I can't imagine shutting down for good; rather I'm looking at this as a permanent, temporary "retreat" where, from time to time, I may dust out the cobwebs out and show up for a while. I've tried blog breaks before, and I have even secretly used those breaks to test out whether I was going to quit altogether. But I don't want this site to disappear. I want to keep the resources up, because I'm amazed at how often people tell me they appreciate the resources. And I also want to leave open the possibility that some day I might want to start up again.

For the rest of the summer I'll be hard at work, and reading a ton, and trying to find some better family/work balance which has been nearly impossible the past 2 years.

Thanks to all my loyal readers over the past 4+ years! And until next time,

Jae Ran

Social Work Blog awards

Natalia at Active Social Work blog is hosting a Social Work Blog Award!

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The categories are:

  • Adoption/Fostering: this category should include blogs written under the topic of adoption or fostering services.
  • Children and Families: this category should include blogs written under the topic of Children and Families social services.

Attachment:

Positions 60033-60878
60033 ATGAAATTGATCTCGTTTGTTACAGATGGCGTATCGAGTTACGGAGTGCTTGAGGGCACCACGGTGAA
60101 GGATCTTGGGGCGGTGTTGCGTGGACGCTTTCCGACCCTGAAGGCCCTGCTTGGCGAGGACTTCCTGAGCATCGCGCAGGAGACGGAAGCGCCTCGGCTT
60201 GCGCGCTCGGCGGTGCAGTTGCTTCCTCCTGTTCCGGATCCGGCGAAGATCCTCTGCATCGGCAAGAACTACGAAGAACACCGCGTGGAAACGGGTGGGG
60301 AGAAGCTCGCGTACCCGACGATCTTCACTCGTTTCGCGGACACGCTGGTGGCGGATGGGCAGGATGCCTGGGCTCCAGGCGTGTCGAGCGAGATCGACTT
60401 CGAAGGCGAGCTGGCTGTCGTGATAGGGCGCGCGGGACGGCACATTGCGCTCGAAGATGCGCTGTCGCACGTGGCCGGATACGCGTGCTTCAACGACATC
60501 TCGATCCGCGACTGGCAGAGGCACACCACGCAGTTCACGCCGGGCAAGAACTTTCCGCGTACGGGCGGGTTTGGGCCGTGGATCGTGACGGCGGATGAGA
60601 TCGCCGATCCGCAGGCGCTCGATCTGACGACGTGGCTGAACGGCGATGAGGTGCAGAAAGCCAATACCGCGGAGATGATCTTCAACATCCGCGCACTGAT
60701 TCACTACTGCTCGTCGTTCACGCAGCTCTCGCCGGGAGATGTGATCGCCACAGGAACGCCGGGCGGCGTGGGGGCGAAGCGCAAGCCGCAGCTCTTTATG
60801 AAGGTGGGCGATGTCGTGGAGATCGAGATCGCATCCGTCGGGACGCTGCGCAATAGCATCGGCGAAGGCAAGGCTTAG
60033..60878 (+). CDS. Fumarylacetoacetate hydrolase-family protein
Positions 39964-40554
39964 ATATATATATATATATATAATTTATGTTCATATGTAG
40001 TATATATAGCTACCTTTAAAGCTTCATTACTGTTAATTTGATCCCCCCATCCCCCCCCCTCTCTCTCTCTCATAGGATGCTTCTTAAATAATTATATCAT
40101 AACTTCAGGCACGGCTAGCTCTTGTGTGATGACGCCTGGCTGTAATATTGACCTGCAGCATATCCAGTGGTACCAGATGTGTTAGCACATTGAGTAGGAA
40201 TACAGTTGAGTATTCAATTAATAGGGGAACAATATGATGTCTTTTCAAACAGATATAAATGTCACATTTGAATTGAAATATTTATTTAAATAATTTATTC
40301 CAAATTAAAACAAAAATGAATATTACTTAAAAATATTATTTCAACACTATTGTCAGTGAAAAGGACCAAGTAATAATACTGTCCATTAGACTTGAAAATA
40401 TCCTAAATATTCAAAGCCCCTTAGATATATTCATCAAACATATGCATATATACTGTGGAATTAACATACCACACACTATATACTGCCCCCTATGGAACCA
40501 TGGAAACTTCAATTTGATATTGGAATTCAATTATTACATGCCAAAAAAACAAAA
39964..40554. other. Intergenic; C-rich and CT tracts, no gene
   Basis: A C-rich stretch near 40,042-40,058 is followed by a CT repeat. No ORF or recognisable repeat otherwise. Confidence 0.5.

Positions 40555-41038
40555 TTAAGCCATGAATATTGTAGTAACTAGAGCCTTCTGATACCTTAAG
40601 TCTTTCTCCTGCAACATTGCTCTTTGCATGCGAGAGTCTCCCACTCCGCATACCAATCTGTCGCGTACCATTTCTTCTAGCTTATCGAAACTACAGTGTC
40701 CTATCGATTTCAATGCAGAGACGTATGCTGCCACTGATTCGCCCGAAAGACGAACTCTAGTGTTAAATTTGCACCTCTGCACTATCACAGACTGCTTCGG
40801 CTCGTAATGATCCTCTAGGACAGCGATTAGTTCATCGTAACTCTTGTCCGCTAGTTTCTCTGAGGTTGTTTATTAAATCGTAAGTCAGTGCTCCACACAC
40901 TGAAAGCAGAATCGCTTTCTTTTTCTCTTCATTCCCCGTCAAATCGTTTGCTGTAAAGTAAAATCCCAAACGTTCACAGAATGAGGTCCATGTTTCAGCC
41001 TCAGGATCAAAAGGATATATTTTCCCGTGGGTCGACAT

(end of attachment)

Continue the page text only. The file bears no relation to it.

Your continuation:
• Diary/Personal: this category should include blogs written by social workers or social work students who maintain a journal about their activities.
  • Educational: this category should include blogs written for or by social workers with educational value.
  • Informative/Policies: this category should include blogs of informative nature about social work policies, news, etc.
  • Adult Social Services: this category should include blogs written under the topic of Adult Social Services and includes palliative social work .
  • Mental Health: this category should include blogs written under the topic of mental health services

The submitting stage will last until the 1st of September 2010, followed by the voting stage until the 31st of December 2010. And the results will be announced on the 1st of January 2011.

Do you have a favorite social work blog? Go to Active Social Work to see the submission guidelines and send in your nominations!

Chinese Adoptee Links blog

I wanted to call attention to a blog written by Chinese adoptees. The blog is part of the Chinese Adoptee Links group and is called "One World: Chinese Adoptee Links Blog." I'm adding it to my blog list as well.

And now I will be taking another break. Honestly, I am getting really tired of the name-calling and pathologizing comments I'm receiving lately from folks like "Jane Sue" who can't seem to disagree without resorting to personal attacks. Besides, I've got 22 books to read, several articles to write, and another semester's worth of work and research to complete.